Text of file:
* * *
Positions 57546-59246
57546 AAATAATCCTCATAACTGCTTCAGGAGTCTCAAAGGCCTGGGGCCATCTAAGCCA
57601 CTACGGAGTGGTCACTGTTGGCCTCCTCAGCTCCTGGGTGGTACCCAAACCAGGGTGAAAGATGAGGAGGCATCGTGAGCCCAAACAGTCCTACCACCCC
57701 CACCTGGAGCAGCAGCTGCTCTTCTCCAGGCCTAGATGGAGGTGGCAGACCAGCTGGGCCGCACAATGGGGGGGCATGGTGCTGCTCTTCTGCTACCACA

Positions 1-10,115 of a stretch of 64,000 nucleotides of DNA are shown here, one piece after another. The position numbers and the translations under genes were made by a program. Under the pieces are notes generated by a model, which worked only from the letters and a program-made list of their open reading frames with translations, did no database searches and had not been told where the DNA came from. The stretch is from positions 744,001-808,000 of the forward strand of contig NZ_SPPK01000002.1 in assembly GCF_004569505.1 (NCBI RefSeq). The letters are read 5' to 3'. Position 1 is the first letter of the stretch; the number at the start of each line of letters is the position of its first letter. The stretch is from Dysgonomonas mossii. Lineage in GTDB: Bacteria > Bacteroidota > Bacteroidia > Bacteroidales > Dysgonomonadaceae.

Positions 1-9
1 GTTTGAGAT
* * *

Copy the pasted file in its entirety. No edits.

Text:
Positions 57546-59246
57546 AAATAATCCTCATAACTGCTTCAGGAGTCTCAAAGGCCTGGGGCCATCTAAGCCA
57601 CTACGGAGTGGTCACTGTTGGCCTCCTCAGCTCCTGGGTGGTACCCAAACCAGGGTGAAAGATGAGGAGGCATCGTGAGCCCAAACAGTCCTACCACCCC
57701 CACCTGGAGCAGCAGCTGCTCTTCTCCAGGCCTAGATGGAGGTGGCAGACCAGCTGGGCCGCACAATGGGGGGGCATGGTGCTGCTCTTCTGCTACCACA

Positions 1-10,115 of a stretch of 64,000 nucleotides of DNA are shown here, one piece after another. The position numbers and the translations under genes were made by a program. Under the pieces are notes generated by a model, which worked only from the letters and a program-made list of their open reading frames with translations, did no database searches and had not been told where the DNA came from. The stretch is from positions 744,001-808,000 of the forward strand of contig NZ_SPPK01000002.1 in assembly GCF_004569505.1 (NCBI RefSeq). The letters are read 5' to 3'. Position 1 is the first letter of the stretch; the number at the start of each line of letters is the position of its first letter. The stretch is from Dysgonomonas mossii. Lineage in GTDB: Bacteria > Bacteroidota > Bacteroidia > Bacteroidales > Dysgonomonadaceae.

Positions 1-9
1 GTTTGAGAT